Saturday, September 24, 2011

When is it OK to give a puppy more freedom?

Inspired by a feature on NBC's Today Show this week - when is it OK to give kids more freedom? Marginally interesting that 59% of parents think 13 years old is an OK age to bring a cellphone to school, and 44% would send a child home to an empty house at 12 years old (16% think it's OK to send a 10 year old home alone. For what it's worth, I came home to an empty house when I was in 3rd grade (approximately 8 years old), I seem to have grown up OK - did I mention that I walked home 1.5 miles home from school by myself too?
Murphy is all too willing to demonstrate bad behavior.

What does this mean for puppies? In my opinion most puppies are routinely given too much freedom from the start - meaning that a lot of owners are forced to work a whole lot harder (and have a lot more to start) to 'fix' bad habits and behaviors than the time it's have taken to add some boundaries to a puppy's routine.

Puppies are cute and at 9-12 weeks (maybe a bit longer) they sleep well, they aren't all that active most of the time and owners are far more diligent about keeping eyes on puppies when they're hip deep in housebreaking. But what happens afterwards?

The two things I'm called on the most to 'fix' in my private lessons with dog owners are self-rewarding behaviors mainly counter surfing (incredibly self rewarding) and chasing cats, children, etc (also BIG fun). Counter surfing has the potential to be very dangerous when dogs ingest things that are poisonous, toxic or non-digestible. Chasing cats (other dogs, kids, cars) is dangerous for the cat even if the intent of the dog or puppy is play with most dogs outweighing most cats.

Both of these behaviors could have been in large part prevented early on in the training process before they become an issue. In my program puppies wear a leash in the house until they are about 6 months old. Sometimes younger, sometimes older. An awful lot depends on the owner and how diligent they are with boundaries and also setting and maintaining restrictions. I find that I can have my puppies out and about in a limited area (one or two rooms) and with my full attention on them when they're about 5 months old, but until that point they're dragging leashes.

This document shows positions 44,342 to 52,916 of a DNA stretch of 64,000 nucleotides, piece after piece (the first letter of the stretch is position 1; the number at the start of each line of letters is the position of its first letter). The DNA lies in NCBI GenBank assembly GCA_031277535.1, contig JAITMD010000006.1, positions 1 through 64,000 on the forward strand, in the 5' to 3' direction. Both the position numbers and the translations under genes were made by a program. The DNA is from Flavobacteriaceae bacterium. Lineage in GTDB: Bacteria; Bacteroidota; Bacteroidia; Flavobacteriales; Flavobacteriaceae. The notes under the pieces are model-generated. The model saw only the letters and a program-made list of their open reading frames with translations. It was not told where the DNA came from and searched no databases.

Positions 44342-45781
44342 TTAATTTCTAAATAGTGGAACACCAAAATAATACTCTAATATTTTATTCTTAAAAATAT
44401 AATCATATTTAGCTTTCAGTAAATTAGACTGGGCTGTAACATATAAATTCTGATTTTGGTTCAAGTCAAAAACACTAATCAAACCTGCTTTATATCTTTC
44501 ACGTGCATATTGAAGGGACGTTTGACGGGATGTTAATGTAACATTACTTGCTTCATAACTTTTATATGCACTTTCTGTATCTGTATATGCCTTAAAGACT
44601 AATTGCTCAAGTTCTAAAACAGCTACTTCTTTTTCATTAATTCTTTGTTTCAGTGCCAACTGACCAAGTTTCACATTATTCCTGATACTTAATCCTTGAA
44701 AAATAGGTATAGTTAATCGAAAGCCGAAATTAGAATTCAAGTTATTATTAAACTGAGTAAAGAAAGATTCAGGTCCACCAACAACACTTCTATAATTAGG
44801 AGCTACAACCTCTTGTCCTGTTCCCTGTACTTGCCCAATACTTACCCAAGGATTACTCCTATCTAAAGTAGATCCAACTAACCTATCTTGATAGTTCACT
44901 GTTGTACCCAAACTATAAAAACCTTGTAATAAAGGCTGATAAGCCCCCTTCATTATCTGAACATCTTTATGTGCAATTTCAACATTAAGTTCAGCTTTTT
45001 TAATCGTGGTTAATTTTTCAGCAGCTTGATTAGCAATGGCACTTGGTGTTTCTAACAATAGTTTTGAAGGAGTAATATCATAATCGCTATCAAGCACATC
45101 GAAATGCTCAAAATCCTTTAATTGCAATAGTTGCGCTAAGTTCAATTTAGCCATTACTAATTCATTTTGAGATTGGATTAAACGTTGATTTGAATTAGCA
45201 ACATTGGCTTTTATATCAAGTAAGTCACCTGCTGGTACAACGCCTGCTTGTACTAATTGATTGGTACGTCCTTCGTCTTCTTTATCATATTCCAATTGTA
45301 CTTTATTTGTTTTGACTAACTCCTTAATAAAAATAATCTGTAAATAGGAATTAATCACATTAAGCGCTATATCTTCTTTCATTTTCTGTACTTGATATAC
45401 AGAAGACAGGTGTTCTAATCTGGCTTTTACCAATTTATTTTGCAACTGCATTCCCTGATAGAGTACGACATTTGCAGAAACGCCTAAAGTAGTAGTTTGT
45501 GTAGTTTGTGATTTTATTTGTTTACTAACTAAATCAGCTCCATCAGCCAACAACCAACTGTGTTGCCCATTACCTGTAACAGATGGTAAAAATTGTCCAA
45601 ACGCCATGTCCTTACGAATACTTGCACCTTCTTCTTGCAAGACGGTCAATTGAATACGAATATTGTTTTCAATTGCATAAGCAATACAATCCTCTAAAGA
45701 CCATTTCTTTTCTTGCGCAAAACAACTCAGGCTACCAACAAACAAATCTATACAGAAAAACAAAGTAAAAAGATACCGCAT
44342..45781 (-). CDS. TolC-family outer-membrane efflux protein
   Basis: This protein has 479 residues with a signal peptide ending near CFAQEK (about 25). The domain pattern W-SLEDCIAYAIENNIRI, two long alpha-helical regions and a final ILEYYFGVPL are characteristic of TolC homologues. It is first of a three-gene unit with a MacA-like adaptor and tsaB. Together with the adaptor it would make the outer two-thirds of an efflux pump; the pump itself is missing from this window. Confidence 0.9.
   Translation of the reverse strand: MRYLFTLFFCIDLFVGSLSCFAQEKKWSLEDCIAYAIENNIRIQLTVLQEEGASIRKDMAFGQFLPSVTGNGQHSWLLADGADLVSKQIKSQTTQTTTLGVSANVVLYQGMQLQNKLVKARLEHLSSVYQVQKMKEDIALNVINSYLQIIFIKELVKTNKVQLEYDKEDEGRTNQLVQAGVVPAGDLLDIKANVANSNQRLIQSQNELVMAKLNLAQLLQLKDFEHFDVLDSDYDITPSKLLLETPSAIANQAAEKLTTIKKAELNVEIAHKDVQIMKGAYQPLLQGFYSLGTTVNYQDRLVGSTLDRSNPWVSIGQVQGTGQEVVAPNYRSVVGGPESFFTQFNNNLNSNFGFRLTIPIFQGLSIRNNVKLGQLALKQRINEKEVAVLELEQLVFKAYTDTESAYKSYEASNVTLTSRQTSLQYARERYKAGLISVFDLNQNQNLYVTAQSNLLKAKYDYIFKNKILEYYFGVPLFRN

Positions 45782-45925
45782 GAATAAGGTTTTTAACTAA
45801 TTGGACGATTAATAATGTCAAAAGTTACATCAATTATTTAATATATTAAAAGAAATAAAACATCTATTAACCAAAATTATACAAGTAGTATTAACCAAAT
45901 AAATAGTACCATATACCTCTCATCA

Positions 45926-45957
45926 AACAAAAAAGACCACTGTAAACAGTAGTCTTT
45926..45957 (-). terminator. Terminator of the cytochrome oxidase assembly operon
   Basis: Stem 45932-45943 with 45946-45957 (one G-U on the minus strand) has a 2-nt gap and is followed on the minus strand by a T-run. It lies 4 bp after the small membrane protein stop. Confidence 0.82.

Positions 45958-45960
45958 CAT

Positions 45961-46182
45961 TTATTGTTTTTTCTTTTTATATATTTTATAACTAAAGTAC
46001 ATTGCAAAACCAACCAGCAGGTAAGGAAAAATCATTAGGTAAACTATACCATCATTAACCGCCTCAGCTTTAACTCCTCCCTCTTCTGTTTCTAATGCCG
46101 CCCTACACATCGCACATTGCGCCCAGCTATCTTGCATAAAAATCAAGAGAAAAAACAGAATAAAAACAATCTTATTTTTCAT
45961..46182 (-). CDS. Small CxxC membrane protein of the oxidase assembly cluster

When the leash comes off is dependent on two pretty key training milestones and a lifeskill. The first training milestone is a recall. If you're in the house (relatively low distractions) and I say your name you are to present yourself to me on the first call (not using the word come mind-you) every time - without delay. I'll always reward this recall with something - a young puppy with get food (typically something really good) and an older puppy might get food, play or some attention/scratches/pats. In every case a recall earns praise as well.
An on-leash puppy Teller chills with Q.

The second milestone is an incompatible behavior to whatever it is that they're really like to do. If they'd really like to chase the kitty - I'd like to have a solid 'down' from a distance anywhere in the house - also rewarded with something - usually food with a young puppy and progressing to play/attention for older puppies when they make the right decisions.

With Kipling, this milestone came when the cat (who is not an innocent party in cat chasing around here) ran up to Kipling, 'murrr'ed' and ran away. Kipling looked at the cat, took a step towards the cat, paused, turned around and laid down (he was jack-potted for that decision).

The life skill is settling off-leash. Exist in space with the other dogs without constant play, bitey face, wrestling - no scoping for things to pick up, no orbiting the space looking for something to do, just settle down with or without a bone and just be still.

Here's the Today Show link:

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